The walk at Walton Dam happens to be one of my favourites. It’s close by, long enough to make a good hours slow walk, and close enough to civilisation that there’s a handy supply of hot coffee and buns available when you’ve done. For those who have yet to experience it, the entrance to the walk is just up the road from the Morrisions fuel station entrance near the junction of Chatsworth Road and Walton Road. (Here) – the green arrow, not the marker for Windsor Close…
The path is mostly wide, level and easy going, though it can get a bit muddy in the colder seasons. The first part takes you along the side of the dam itself, and after a flat concrete bridge crossing over a spillway, you end up taking a short walk through woods, which look like this:
Follow this all the way through and you end up at the playing fields, at which point I usually do a nice wide circuit and head back the way I came.
The dam is home to plenty of bird shaped wildlife, mostly Mallard Ducks and Canadian Geese, although there’s a Greylag Goose which has been seen frequently, along with a family of Swans, Coots and Moorhens, and on one dusky evening, a grey Heron stood on the opposite bank.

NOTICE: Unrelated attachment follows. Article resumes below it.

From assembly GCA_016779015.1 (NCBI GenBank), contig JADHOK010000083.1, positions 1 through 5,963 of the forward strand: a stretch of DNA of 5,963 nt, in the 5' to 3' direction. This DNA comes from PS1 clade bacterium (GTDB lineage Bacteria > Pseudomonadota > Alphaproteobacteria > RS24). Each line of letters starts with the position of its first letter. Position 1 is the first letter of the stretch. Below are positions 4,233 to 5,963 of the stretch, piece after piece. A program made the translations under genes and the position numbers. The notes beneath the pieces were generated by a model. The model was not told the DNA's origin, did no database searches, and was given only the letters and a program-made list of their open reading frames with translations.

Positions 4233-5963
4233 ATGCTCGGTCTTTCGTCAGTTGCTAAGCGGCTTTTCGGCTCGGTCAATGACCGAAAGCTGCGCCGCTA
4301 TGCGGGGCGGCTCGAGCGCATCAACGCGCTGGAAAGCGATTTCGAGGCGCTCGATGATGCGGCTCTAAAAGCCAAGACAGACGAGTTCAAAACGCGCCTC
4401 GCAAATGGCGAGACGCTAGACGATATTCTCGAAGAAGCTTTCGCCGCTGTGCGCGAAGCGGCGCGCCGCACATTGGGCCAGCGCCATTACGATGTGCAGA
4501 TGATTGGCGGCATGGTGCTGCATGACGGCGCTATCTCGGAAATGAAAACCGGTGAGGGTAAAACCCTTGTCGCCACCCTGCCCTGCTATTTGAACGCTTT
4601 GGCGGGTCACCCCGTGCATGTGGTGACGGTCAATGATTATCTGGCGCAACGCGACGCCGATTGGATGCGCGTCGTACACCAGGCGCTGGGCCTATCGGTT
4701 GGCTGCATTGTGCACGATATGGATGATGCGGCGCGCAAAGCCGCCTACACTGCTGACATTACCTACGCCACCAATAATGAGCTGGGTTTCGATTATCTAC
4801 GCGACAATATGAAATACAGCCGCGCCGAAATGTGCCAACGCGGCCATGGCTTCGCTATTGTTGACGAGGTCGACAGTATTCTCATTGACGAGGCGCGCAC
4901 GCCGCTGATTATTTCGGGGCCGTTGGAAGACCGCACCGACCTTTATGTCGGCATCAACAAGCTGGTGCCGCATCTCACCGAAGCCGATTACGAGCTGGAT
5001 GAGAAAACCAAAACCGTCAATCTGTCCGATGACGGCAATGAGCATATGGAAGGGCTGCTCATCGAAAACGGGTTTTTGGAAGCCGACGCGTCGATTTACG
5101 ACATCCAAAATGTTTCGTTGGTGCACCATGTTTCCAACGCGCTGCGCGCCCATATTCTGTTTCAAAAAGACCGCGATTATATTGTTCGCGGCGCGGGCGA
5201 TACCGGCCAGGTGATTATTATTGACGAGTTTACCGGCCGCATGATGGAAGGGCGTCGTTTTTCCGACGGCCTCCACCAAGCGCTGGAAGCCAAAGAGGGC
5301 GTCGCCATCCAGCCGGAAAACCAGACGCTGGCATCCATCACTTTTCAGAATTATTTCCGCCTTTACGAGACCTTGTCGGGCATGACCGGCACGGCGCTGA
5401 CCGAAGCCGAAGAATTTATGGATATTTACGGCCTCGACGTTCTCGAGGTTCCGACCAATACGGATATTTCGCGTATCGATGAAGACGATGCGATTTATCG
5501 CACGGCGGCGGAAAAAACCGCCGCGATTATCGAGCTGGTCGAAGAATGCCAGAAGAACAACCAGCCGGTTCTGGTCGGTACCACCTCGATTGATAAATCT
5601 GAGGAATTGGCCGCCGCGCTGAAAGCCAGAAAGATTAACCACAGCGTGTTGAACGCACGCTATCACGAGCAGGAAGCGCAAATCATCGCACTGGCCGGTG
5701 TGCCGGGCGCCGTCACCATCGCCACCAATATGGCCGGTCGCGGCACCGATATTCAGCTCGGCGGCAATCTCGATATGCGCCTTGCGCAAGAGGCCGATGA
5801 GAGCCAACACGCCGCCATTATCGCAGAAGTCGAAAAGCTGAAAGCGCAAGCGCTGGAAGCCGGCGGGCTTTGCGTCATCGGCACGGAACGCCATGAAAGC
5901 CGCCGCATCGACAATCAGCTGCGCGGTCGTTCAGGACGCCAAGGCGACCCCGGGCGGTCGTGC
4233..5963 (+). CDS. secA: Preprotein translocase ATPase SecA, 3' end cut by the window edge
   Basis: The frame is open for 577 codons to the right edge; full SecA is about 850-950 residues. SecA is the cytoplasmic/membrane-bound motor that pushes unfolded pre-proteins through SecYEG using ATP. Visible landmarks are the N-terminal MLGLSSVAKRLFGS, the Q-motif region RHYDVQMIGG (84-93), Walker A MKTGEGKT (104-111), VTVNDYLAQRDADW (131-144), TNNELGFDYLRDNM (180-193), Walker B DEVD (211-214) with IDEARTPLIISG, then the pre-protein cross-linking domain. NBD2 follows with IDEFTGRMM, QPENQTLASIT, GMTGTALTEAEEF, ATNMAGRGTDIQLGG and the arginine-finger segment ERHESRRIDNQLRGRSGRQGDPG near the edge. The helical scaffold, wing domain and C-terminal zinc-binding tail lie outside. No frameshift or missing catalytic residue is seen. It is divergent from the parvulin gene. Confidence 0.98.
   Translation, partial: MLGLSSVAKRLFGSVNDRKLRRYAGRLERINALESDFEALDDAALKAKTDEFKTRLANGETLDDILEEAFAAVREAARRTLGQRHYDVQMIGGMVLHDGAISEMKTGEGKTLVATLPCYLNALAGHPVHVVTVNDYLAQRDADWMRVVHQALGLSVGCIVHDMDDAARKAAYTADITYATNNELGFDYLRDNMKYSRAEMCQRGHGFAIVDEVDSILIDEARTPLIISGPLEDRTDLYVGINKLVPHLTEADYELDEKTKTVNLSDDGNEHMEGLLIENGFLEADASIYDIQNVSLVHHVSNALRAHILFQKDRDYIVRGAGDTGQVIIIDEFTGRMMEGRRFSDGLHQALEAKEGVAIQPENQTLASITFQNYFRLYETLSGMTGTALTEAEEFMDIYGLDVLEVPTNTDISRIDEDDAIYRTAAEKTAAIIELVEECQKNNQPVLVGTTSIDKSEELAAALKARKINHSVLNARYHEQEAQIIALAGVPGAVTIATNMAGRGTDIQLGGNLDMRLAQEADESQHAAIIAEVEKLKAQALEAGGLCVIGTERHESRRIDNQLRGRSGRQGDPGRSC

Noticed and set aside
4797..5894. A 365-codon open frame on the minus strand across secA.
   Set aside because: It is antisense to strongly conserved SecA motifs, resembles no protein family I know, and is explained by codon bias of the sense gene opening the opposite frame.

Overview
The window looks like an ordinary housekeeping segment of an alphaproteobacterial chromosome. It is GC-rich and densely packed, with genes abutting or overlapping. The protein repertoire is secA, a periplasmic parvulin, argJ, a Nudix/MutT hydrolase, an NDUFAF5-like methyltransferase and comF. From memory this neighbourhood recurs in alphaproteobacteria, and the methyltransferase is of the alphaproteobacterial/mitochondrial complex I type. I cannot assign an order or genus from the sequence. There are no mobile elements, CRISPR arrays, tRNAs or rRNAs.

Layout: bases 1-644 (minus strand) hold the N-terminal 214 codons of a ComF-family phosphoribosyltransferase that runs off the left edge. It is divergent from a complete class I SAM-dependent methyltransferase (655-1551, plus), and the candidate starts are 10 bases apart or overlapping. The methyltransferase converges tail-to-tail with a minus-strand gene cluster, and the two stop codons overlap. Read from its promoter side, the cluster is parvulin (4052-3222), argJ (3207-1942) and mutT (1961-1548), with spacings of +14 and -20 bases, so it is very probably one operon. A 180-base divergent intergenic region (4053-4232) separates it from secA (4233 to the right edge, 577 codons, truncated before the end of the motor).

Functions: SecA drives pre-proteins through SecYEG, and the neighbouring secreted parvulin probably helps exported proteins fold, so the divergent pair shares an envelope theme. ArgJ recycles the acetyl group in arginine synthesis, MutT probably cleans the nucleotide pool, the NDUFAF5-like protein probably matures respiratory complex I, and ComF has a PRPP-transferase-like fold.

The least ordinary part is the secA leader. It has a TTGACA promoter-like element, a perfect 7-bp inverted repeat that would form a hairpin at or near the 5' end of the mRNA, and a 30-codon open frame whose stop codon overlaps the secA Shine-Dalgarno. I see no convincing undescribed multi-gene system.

I like Coots, they have awesome feet 🙂 (and you wonder where the Dinosaurs have gone – Tiro)
And one of the local swans:
There’s also plenty of flora about at this time of year: firstly some red/ purple catkins (no idea what tree these are from, it had no leaves left and I’m not quite so good just identifying from the bark alone)
There’s plenty of rotting wood around, which has some wonderful shapes and colours: – and the odd face hidden away…
There’s also a proliferation of waxy leaved Ivy, moss, the remains of Rose Bay Willow Herb down by the bank and tree fungi:
There’s a small stream which runs along the left hand side of the main path inside the woods (together with a larger river down the bank to your right): The day we went it was bright sunshine, producing some lovely patterns on the clear water:
Keeping my eye for the small things, I find a pine cone half way up the trunk of a Hawthorn tree, nestled in the remains of a side branch:
And the sure sign that the season is that of Spring:
It’s a wonderful end to a lovely morning’s quiet walking.